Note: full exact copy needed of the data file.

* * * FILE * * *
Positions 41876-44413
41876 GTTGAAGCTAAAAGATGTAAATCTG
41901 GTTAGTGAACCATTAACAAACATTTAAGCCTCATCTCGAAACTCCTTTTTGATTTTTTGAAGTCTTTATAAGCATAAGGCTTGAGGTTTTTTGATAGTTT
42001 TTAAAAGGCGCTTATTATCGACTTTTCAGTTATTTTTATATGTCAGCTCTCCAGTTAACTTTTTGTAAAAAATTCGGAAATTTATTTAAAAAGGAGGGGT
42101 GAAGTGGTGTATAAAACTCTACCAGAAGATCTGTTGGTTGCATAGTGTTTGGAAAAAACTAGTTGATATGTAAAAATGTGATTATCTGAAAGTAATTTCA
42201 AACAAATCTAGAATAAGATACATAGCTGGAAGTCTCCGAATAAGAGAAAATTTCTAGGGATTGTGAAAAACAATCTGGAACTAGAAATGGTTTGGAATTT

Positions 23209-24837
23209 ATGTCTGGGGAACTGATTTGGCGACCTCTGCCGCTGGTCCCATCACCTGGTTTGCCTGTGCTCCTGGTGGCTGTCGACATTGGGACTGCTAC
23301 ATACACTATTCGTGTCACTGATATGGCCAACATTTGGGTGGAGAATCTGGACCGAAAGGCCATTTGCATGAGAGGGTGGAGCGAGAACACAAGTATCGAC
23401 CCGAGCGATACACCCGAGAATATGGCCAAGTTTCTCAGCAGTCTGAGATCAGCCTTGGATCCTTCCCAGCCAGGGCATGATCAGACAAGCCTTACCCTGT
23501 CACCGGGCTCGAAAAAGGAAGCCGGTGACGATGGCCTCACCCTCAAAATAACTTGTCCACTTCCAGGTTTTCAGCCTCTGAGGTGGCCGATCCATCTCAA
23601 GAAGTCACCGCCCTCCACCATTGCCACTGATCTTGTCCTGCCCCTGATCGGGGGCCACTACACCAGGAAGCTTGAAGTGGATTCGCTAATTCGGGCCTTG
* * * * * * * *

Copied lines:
Positions 41876-44413
41876 GTTGAAGCTAAAAGATGTAAATCTG
41901 GTTAGTGAACCATTAACAAACATTTAAGCCTCATCTCGAAACTCCTTTTTGATTTTTTGAAGTCTTTATAAGCATAAGGCTTGAGGTTTTTTGATAGTTT
42001 TTAAAAGGCGCTTATTATCGACTTTTCAGTTATTTTTATATGTCAGCTCTCCAGTTAACTTTTTGTAAAAAATTCGGAAATTTATTTAAAAAGGAGGGGT
42101 GAAGTGGTGTATAAAACTCTACCAGAAGATCTGTTGGTTGCATAGTGTTTGGAAAAAACTAGTTGATATGTAAAAATGTGATTATCTGAAAGTAATTTCA
42201 AACAAATCTAGAATAAGATACATAGCTGGAAGTCTCCGAATAAGAGAAAATTTCTAGGGATTGTGAAAAACAATCTGGAACTAGAAATGGTTTGGAATTT

Positions 23209-24837
23209 ATGTCTGGGGAACTGATTTGGCGACCTCTGCCGCTGGTCCCATCACCTGGTTTGCCTGTGCTCCTGGTGGCTGTCGACATTGGGACTGCTAC
23301 ATACACTATTCGTGTCACTGATATGGCCAACATTTGGGTGGAGAATCTGGACCGAAAGGCCATTTGCATGAGAGGGTGGAGCGAGAACACAAGTATCGAC
23401 CCGAGCGATACACCCGAGAATATGGCCAAGTTTCTCAGCAGTCTGAGATCAGCCTTGGATCCTTCCCAGCCAGGGCATGATCAGACAAGCCTTACCCTGT
23501 CACCGGGCTCGAAAAAGGAAGCCGGTGACGATGGCCTCACCCTCAAAATAACTTGTCCACTTCCAGGTTTTCAGCCTCTGAGGTGGCCGATCCATCTCAA
23601 GAAGTCACCGCCCTCCACCATTGCCACTGATCTTGTCCTGCCCCTGATCGGGGGCCACTACACCAGGAAGCTTGAAGTGGATTCGCTAATTCGGGCCTTG